Universities

Idaho universities ban abortion and contraceptive referral

BOISE, Idaho (AP) — Universities in Idaho are warning staff members not to refer students to abortion providers, and at least one public university is banning employees from telling students how to get birth control. emergency or birth control as well. It’s the latest restriction in a state that already has some of the toughest abortion laws in the country.

“This is going to have a very broad impact,” said Mike Satz, attorney and former faculty member and acting dean of the University of Idaho School of Law. “It’s going to have a very strong chilling effect on free speech and it’s going to scare people away. I’m afraid it scares people away from going to school here or sending their children to schools in Idaho.

The ban on referring students to abortion providers or “promoting” abortion in any way stems from the “No Public Abortion Funds Act,” a law passed by the Republican-led legislature in Idaho in 2021. Boise State University, like the University of Idaho, told faculty members in a newsletter earlier this month that they could face felony charges for breaking the law. Idaho State University did not respond to telephone messages from The Associated Press asking if it had issued similar guidelines.

The law also prohibits staff members and school health clinics from distributing or telling students where to get emergency contraception, such as the Plan B pill, except in cases of rape. Emergency contraception drugs prevent pregnancy from occurring and do not work in cases where a person is already pregnant.

The University of Idaho guidelines released Friday go even further, also warning employees of a law written in 1867, 23 years before Idaho became a state. This law prohibits the distribution or “advertising” of abortion and birth control services, leading Unemployment Insurance to advise that condoms only be distributed to prevent sexually transmitted diseases, but not to prevent the pregnancy.

It’s not yet clear how the law prohibiting the “advertising or promotion” of abortion and birth control services might impact students or other state employees who may use state-owned computers. state or wireless networks to share information on how to access reproductive health care on Instagram or other social media sites. Scott Graf, spokesman for Idaho Attorney General Lawrence Wasden, said his office plans to discuss advice given to college staff and abortion laws during an internal call Tuesday morning.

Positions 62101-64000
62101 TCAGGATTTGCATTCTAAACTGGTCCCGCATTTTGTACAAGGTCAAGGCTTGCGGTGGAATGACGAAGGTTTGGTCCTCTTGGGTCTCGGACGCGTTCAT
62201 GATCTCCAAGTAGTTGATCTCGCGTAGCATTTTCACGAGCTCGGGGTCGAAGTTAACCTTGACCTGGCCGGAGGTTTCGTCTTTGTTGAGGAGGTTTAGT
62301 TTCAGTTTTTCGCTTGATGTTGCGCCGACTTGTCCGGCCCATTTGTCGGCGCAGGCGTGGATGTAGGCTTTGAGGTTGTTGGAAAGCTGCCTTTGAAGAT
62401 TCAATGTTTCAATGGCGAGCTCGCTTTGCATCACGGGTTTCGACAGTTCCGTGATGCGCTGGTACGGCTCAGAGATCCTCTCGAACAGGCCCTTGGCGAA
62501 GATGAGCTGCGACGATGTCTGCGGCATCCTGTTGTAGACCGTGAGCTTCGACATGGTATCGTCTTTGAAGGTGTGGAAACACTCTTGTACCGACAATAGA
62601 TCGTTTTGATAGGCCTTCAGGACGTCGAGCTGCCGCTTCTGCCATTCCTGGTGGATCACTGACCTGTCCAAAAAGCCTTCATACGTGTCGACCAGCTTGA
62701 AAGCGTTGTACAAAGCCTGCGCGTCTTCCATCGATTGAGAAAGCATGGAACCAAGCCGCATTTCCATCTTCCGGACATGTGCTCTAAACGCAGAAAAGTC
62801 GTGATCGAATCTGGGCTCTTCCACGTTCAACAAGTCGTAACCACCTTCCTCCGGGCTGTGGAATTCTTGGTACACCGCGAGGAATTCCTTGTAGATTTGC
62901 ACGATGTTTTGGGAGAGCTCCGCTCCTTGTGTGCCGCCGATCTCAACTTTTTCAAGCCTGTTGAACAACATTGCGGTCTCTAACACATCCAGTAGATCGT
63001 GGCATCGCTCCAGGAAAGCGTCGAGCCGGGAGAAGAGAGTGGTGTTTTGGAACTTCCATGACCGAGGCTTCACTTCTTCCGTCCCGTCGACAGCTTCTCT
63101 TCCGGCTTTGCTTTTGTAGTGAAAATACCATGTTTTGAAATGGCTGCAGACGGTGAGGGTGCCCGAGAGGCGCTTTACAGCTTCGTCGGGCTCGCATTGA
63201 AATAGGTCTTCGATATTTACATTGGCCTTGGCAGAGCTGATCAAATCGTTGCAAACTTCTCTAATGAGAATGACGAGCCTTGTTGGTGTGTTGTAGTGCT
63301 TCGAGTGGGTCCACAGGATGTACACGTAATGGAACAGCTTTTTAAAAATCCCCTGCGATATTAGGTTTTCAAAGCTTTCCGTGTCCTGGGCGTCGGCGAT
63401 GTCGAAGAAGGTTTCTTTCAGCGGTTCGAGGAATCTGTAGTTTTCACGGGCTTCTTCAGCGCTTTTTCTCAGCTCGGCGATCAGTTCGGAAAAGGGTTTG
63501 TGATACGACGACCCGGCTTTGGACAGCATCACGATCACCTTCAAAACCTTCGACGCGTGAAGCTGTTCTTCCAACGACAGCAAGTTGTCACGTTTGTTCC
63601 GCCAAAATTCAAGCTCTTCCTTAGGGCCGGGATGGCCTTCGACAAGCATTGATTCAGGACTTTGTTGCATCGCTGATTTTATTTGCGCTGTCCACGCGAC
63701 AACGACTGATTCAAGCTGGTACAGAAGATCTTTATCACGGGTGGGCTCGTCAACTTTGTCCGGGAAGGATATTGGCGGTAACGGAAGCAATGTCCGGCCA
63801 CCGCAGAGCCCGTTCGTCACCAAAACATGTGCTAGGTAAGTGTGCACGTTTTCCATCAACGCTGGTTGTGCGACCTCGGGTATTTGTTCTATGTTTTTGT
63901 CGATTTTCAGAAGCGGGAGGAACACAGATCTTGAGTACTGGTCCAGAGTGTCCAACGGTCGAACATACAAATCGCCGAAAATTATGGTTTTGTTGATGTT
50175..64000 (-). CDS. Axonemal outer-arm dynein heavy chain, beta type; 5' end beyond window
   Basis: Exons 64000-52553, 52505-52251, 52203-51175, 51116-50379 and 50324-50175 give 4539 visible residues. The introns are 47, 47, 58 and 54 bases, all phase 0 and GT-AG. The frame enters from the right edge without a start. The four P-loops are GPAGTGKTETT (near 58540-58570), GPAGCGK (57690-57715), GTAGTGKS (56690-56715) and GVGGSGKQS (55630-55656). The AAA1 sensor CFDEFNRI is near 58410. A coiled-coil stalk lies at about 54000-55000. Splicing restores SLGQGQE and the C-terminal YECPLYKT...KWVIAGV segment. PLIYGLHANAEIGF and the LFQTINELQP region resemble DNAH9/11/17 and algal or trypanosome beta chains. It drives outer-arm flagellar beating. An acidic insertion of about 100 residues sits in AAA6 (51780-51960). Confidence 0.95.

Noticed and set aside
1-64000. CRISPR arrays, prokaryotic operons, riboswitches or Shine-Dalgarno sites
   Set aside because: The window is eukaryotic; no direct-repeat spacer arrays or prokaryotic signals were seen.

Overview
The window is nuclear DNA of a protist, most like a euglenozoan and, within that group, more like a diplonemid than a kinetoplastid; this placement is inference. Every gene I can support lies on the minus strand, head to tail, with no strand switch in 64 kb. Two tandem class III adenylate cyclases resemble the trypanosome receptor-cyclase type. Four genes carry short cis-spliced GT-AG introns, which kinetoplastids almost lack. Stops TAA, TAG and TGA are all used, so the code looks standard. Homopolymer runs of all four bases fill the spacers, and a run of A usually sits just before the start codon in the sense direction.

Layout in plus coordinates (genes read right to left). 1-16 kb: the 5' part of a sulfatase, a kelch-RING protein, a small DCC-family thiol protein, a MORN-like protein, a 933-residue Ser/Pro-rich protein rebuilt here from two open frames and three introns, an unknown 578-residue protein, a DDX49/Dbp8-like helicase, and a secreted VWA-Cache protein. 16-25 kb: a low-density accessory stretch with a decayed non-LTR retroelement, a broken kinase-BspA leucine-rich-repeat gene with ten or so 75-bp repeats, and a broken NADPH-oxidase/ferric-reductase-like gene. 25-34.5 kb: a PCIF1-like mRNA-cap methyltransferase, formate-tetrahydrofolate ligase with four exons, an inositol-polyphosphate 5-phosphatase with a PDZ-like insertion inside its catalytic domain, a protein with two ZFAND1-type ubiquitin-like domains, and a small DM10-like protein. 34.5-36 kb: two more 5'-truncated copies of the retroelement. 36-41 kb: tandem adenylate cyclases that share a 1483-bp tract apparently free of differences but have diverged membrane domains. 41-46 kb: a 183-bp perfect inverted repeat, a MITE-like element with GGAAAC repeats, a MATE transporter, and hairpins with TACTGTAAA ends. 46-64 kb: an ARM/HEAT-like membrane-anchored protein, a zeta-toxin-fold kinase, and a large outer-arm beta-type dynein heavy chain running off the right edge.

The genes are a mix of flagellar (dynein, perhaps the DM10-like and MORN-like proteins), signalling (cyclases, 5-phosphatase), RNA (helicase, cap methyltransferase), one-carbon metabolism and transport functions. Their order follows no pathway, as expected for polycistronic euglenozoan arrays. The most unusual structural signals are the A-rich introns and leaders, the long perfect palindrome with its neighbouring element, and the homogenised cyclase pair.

Jodi Walker, a spokeswoman for the University of Idaho, said the university follows all laws and said UI managers are “still working out some details.”

“This is a difficult law for many and has real ramifications for individuals in that it calls for individual criminal prosecutions,” she said of the public funds law. “The article does not specify what is meant by promoting abortion, however, it is clear that university employees are paid with public funds. Employees who engage in their work in a way that promotes abortion could be seen as promoting abortion.

Abortion can still be discussed as a political issue in classrooms, Walker said, but the university recommends that classroom staff “remain neutral or risk violating this law.”

“We support our students and employees and academic freedom, but understand the need to follow the laws established by our state,” she said.

But that could be nearly impossible, Satz said. The University of Idaho and Boise State University both rely on grants to fund important research and academic projects, and the federal government is a major source of these grants. The federal government also offers abortions through the Veterans Administration, Satz noted, and the “No Public Abortion Funds Act” prohibits the state from contracting with abortion providers.

Idaho lawmakers could fine-tune laws to ensure they don’t violate 1st Amendment free speech rights or result in significant funding losses, but the state’s deeply conservative legislature is not expected to meet again until January.

Boise State’s notice to employees noted that abortion-inducing drugs or procedures may still be prescribed if used to remove a dead fetus caused by spontaneous abortion, to treat an ectopic pregnancy, or to ” save the life or preserve the health of the unborn child”. .” But some of those scenarios are gray areas under other state laws criminalizing abortions, including one targeted in a federal lawsuit by the US Department of Justice against the state of Idaho.

Idaho isn’t the only state where employees have been warned not to give abortion counseling. Over the summer, Oklahoma City librarians were cautioned against using the word “abortion,” though that changed after the city’s library team revised the laws. Still, social workers, clergy and others have expressed concerns in Oklahoma about facing criminal or civil liability simply for discussing abortions.